Wednesday, June 2, 2010

Oksana Kozmina: A Righteous Woman

It is no secret that Chernobyl left millions of people with life-threatening illnesses. Many of them fled to southern Ukraine, far away from the radiation zone which surrounded northern Ukraine's Chernobyl. Camps were created in the south where children could stay and recover from the negative impacts of the radiation. If one adult came to the camp with one child, only the adult would be required to pay and the child would stay for free. If one adult came with many children, they would pay less, etc. In the 1980's soviet era mothers didn't exactly receive much of a maternity leave. Most of them stayed home without pay for the first three years. While most of the mothers were working, who was to take the ill children to the southern camps? Oksana Kozmina, with two other righteous women, opened these camps through their NGO, Mama 86, 1986 being the year of the Chernobyl disaster.

They received mostly European funds to help create and maintain these camps. Even the Soviet Army donated beds, utensils, and necessary materials. When I asked Oksana what the Soviet government thought about the army helping her NGO, she explained, "The army is like the government of the government, and in the army, people also have children!". Oksana single-handedly brought hundreds of affected children to the camps, allowing the mothers to continue to work. Eventually many others joined the camps including the elderly and frail. For three years they ran these camps while Oksana traveled back and forth from Kiev.

Red Cross supported many children who were affected by Chernobyl by sending them to Yugoslavia. Oksana explained that with the same money, they could have helped 10 times as many families by bringing them to safe places in Ukraine. One positive result of Chernobyl is that the foreign humanitarian aid that fled to Ukaine, helped give birth to the third sector in the former Soviet Union. People began to create non-profit organizations in order to receive the financial assistance. Then began the growth of NGOs including the national Ukrainian environmental movement, of which Oksana became very active.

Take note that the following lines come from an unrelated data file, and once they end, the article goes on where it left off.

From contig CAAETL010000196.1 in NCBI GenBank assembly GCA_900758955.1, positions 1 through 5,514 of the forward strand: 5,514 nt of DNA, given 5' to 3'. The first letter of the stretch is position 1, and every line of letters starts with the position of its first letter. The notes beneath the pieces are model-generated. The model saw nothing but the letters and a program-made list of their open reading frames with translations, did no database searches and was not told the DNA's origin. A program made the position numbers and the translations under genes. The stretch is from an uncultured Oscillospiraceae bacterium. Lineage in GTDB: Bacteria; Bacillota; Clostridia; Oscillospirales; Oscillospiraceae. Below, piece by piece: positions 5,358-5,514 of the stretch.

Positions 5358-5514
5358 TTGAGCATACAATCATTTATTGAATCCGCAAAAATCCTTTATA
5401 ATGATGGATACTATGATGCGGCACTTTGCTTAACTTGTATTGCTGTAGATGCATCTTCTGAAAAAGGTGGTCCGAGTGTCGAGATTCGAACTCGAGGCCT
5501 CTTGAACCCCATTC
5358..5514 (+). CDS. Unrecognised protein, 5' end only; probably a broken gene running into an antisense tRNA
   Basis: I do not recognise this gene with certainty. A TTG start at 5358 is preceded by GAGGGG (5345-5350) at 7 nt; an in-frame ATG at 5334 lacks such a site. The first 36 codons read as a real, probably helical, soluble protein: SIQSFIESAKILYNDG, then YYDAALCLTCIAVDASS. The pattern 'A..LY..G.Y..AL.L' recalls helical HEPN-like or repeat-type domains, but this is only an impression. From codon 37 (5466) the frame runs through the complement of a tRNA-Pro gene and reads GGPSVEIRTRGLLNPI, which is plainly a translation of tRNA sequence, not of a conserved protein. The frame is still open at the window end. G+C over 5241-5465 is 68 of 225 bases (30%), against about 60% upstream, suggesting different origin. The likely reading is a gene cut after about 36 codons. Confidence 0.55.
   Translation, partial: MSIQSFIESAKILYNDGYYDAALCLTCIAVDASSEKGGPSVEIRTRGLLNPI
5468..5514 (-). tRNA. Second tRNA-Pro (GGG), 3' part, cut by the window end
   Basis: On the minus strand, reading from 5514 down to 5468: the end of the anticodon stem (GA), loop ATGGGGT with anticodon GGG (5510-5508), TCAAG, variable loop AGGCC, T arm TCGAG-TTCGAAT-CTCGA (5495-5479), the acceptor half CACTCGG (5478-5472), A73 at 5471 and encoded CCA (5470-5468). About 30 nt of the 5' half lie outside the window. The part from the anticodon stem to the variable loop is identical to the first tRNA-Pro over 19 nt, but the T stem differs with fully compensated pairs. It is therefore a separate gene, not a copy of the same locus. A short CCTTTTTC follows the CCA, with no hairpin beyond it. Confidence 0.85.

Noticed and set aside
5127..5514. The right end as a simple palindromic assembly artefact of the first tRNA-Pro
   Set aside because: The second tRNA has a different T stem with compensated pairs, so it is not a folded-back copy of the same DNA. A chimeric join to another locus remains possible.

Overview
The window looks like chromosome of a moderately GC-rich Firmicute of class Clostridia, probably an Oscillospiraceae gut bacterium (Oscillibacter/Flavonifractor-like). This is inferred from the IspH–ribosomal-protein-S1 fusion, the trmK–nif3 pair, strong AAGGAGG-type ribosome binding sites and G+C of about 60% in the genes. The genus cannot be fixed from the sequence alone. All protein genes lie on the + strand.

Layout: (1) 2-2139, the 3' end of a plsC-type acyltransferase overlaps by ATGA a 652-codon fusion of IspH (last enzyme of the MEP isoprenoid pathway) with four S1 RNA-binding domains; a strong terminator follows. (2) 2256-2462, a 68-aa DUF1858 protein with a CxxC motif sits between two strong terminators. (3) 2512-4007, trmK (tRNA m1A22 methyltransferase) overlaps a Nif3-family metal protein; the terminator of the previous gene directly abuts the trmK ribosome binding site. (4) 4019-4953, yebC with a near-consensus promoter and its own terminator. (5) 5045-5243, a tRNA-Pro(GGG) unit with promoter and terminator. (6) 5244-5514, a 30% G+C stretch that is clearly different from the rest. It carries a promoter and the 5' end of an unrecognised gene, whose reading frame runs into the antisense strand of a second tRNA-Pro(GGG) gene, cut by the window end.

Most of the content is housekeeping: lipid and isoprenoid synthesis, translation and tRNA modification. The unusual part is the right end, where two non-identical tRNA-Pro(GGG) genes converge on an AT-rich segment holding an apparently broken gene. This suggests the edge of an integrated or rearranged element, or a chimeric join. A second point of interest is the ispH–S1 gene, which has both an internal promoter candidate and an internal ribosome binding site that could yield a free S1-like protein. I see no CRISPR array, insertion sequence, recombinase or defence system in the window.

Never did she think she would be labeled as an "environmentalist". When asked how she became active in the environmental movement she answered, "After Chernobyl, I realized that we have to do something to ensure that our children and grandchildren will have a safe future on the planet".

A daughter of a world renown nuclear physicist, she was expected to follow in her father's footsteps. She said, "Why would I always want to be introduced as my father's daughter?". So, she became an artist. She hand-painted Ukrainian folk instruments for twenty years.

After years of being involved in the environmental movement in Ukraine, including working as a trainer of Deep Ecology, modeled after Joanna Macy, she eventually became fed-up with the culture of the environmental movement in Ukraine. She says, "I got sick of people 'singing to the choir', and arguing about the importance of saving the planet only amongst themselves. How are we going to make change that way? I'm also tired of hearing the negative news about our dying planet. It's too depressing. I understand quite well the severity of the environmental problems we are faced with, and i've suffered enough in my life."

I give Oksana a badge of honor for her righteous work to protect the well being of thousands of children. May we all be inspired to be as courageous as Oksana, and do the work so that those like her can rest a little already.

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